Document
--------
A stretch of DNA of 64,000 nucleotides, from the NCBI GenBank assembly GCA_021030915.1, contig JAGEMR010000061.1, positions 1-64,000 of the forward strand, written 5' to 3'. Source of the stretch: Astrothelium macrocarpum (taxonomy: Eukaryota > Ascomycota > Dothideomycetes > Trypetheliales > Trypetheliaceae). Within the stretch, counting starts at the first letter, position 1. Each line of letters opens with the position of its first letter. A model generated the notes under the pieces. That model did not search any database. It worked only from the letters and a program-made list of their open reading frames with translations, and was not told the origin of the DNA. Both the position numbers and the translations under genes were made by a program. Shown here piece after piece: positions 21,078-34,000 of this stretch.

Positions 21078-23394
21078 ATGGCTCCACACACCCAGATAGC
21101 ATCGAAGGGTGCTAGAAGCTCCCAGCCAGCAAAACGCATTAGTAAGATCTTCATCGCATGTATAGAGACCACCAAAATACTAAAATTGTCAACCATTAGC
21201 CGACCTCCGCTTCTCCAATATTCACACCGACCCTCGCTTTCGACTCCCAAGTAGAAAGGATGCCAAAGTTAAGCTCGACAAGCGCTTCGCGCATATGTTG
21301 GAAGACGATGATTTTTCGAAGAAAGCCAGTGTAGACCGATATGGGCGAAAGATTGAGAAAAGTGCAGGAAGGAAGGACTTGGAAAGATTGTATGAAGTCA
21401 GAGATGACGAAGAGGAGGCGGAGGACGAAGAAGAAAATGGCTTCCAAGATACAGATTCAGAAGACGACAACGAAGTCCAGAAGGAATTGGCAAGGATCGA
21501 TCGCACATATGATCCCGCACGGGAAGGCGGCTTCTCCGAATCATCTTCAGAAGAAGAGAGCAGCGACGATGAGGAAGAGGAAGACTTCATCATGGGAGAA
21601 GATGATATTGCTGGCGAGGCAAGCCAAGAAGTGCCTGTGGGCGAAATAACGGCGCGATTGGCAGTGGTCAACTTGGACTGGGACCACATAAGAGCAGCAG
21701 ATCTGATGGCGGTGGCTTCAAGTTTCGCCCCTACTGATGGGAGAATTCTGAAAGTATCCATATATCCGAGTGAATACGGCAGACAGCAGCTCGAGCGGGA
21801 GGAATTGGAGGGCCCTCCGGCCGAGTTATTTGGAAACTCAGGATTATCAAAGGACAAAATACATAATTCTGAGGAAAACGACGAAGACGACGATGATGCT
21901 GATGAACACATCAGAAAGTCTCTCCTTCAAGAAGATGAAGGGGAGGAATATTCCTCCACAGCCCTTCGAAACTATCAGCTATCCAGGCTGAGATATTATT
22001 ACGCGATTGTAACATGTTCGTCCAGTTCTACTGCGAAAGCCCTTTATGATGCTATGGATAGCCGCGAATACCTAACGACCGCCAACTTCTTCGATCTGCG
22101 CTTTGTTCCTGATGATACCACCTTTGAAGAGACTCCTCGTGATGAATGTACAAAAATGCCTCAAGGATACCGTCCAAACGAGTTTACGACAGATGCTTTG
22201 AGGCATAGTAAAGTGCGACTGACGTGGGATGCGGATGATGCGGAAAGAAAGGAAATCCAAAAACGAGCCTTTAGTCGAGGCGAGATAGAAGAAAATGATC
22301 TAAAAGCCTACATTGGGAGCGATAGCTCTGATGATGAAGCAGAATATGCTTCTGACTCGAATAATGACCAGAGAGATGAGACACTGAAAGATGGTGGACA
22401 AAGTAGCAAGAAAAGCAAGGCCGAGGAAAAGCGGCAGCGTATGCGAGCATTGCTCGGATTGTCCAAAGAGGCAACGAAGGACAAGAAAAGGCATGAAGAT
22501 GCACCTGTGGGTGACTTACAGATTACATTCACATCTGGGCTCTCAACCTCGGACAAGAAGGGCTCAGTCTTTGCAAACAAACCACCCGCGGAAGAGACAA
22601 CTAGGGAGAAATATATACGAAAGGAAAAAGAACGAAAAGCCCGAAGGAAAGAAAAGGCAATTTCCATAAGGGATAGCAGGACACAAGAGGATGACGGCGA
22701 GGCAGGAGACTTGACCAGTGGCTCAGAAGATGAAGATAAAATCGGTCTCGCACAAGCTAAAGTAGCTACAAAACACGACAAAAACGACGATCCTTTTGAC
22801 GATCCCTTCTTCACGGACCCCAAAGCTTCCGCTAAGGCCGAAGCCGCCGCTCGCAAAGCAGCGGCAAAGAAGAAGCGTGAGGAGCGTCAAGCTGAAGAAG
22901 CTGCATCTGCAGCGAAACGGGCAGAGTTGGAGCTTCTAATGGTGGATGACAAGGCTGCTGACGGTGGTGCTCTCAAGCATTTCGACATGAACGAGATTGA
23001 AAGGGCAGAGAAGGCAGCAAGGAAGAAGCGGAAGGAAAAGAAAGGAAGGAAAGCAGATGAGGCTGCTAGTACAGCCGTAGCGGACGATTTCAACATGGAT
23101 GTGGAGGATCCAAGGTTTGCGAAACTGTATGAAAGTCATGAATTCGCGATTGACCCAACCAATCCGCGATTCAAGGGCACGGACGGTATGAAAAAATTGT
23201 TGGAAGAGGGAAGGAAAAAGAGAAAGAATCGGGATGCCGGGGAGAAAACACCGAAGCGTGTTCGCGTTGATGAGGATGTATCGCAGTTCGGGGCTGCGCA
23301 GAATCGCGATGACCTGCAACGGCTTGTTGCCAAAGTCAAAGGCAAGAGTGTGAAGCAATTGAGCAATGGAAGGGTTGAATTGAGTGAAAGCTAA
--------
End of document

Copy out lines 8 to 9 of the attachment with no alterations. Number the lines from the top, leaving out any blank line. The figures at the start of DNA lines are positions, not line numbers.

21501 TCGCACATATGATCCCGCACGGGAAGGCGGCTTCTCCGAATCATCTTCAGAAGAAGAGAGCAGCGACGATGAGGAAGAGGAAGACTTCATCATGGGAGAA
21601 GATGATATTGCTGGCGAGGCAAGCCAAGAAGTGCCTGTGGGCGAAATAACGGCGCGATTGGCAGTGGTCAACTTGGACTGGGACCACATAAGAGCAGCAG